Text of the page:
Dogs have long been considered man's best friend. But, can a nurse bring a dog to work? The answer is sometimes "yes" and sometimes "no". This article discusses the differences between service, therapy and support dogs and provides examples of dogs at work in nursing practice settings.

Saturday, July 18, 2015

Pinned by her attorney

Congratulations to Courtney Powell and her service dog!

Newburgh, NY - on May 15th, Courtney Powell walked across the stage at Mount Saint Mary College to receive her Nursing Degree.  One of the people she asked to pin her was her attorney, Anthony LoBiondo, of LoBiondo Law Offices in Newburgh.

"I dedicate this pin to my fierce attorney for all of his support and guidance while successfully navigating through the nursing program," said Powell.  "In the face of adversity, Team LoBiondo taught me the real meaning of 'doce me veritatem' and I owe my RSN in part to them."  Doce Me Veritatem is Latin for "Teach me the truth," the motto of Mount Saint Mary College.

The pinning ceremony for nurses dates back to the 1860's when Florence Nightingale was honored with the Red Cross of St. George for her selfless efforts to injured men during the Crimean War. Because she believed in acknowledging a job well done, she presented a medal of excellence to her hardest working nursing graduates. "Being asked to pin a nursing graduate is a great honor," said LoBiondo, "and I was extremely honored to pin Courtney at her nursing graduation ceremony."

LoBiondo successfully represented Powell in a lawsuit against Mt. St. Mary College after the college wrongfully expelled her for knitting and wearing a sweatshirt during a clinical.  Powell has a nervous system disorder called Dysautonomia and is assisted by "Emma the Service Dog Extraordinairre."  After the wrongful expulsion, LoBiondo brought an Article 78 Petition in New York State Supreme Court, which came before the Honorable Elaine Slobod.

"The Court saw that Courtney had been wrongfully expelled and wrote in the decision that the expulsion was 'arbitrary and capricious' and held that 'there was not one shred of evidence,' and then ordered the Mount to reverse the expulsion and return Courtney to her classes," said LoBiondo.

"I can't thank Team LoBiondo enough," said Powell.  "I couldn't have done it without them. I am so grateful to Mr. Lo for not only believing in me when Mount Saint Mary didn't, but for believing that I could succeed when so many others said I couldn't.  Mr. Lo helped me achieve my dream and that's something I'll never be able to thank him enough for!"

"I am just thankful that Courtney was able to finish out her nursing classes, get her nursing degree and graduate on time.  She is going to make a stellar nurse," said Anthony LoBiondo.

Wednesday, July 15, 2015

The Americans with Disabilities Act is 25! Let's celebrate nurses!

This month Exceptional Nurse joins the nation in celebrating
the 25th anniversary of the signing of the Americans with Disabilities Act (ADA) by President George H.W. Bush on July 26, 1990.

Countless people including nursing students and nurses with disabilities have benefited from passage of the ADA.

Today, we celebrate Danielle, a nurse born missing a limb.  Danielle found ways to succeed in nursing school, graduate and land a job as a pediatric nurse.

A video about Danielle (found below) was produced by the Disability and Business Technical Assistance Center-New England ADA Center.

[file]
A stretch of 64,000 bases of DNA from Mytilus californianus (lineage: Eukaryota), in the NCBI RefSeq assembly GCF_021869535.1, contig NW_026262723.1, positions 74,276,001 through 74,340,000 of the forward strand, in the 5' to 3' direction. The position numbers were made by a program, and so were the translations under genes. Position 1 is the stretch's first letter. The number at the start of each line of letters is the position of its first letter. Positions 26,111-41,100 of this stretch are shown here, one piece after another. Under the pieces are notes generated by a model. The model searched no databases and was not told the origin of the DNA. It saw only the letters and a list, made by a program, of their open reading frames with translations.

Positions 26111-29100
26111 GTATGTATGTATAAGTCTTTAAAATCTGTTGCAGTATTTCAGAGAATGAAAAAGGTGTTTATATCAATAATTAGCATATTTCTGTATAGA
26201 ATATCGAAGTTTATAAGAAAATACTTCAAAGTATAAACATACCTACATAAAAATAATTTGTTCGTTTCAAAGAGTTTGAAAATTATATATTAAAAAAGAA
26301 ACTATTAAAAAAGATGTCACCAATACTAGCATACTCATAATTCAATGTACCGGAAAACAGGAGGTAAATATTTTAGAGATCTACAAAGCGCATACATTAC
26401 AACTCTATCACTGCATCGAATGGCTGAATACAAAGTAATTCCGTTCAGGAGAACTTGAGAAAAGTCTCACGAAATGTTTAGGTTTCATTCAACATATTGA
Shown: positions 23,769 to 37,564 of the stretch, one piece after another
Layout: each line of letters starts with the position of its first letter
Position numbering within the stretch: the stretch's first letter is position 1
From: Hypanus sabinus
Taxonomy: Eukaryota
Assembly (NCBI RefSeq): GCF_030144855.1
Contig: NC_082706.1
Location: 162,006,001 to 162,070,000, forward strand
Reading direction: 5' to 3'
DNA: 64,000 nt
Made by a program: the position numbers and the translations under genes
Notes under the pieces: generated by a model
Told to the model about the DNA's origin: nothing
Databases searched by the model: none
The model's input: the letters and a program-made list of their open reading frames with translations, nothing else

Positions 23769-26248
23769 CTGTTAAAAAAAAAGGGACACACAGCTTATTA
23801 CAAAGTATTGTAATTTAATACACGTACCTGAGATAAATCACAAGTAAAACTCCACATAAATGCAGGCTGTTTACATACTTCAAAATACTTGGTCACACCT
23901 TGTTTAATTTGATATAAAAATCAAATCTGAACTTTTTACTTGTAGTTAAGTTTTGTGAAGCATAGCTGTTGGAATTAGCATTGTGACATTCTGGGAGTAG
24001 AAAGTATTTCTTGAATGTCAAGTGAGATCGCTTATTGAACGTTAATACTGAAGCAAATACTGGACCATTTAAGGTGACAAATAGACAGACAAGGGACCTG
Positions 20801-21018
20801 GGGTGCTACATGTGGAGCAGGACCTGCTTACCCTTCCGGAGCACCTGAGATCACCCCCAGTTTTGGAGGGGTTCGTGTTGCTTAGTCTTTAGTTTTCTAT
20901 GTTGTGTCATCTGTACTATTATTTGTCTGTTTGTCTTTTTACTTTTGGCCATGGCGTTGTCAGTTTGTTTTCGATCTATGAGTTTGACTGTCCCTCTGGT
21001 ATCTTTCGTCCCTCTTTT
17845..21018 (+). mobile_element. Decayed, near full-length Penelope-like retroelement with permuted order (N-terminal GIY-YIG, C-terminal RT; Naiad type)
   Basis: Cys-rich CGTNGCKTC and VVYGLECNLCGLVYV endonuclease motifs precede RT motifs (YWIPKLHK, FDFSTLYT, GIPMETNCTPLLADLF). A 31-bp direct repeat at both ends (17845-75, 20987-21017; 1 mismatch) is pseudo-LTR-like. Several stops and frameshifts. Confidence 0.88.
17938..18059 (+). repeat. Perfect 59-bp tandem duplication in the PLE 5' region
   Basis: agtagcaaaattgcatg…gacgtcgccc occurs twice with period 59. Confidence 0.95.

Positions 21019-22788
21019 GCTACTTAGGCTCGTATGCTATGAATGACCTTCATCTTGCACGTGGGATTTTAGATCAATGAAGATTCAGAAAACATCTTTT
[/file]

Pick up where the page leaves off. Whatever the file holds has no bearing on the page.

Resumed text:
Can you help us celebrate by leaving a comment and sharing this post?

With thanks in advance!!


Friday, July 10, 2015

Second chances

Imagine seeing this student's application to a nursing program.

- is a former drug addict (crack, heroin).
- was homeless for a period of time.
- spent time in jail for a variety of misdemeanor charges.
- has been in drug treatment centers seven times.
-has good grades in college courses.
-is working as a CNA.


 Believe in second chances?

Well....take a look at her now!

Sharing and commenting below is a good thing!
I love to read your comments.

Here's to second chances!

Wednesday, July 8, 2015

Q & A about health care workers with impairments


Elisabeth Simpson, Consultant/ Motor 

Team of The Department of Labor's 

Job Accommodation Network and I collaborated 

on a number of questions related to healthcare 

workers with impairments and reasonable 


Three of the questions we discussed are presented in the "Ask JAN

Blog" posted on July 1, 2015.

1) For medical professionals with either a hand or arm amputation

OR restrictions that limit the use of one hand, what are some

alternative methods for giving injections? What about placing


2) For medical professionals who need to wear a brace or post-burn

glove, how can concerns around sterility be addressed?

3) Are there alternatives to taking a leave of absence during flu

season for medical professionals who are not able to receive the flu


     To read more about our discussion, potential solutions

and recommended resources.... please click on the link below.


Your comments make my day!

With thanks,



Friday, July 3, 2015

Becky Stowers, RN...a stroke survivor reminds us to think "FAST"

Becky Stowers has been a nurse for more than two decades and

never thought she would become a patient herself.

"The neurologist that saw me in the hospital told me I would never

go back to work again, and I told him that he didn't know who I

was," Stowers said.

It took four months of therapy twice a day for her to recover.

Becky had to teach her brain how to walk and speak. Despite

chronic pain and numbness, Stowers is thankful to be back with her


"I just feel blessed. I'm upright and walking, I thank God every day

for that, and I'm back to work."

You can read and hear more about Becky by clicking the link

below. Please share widely. We all need to remember to think


Take care,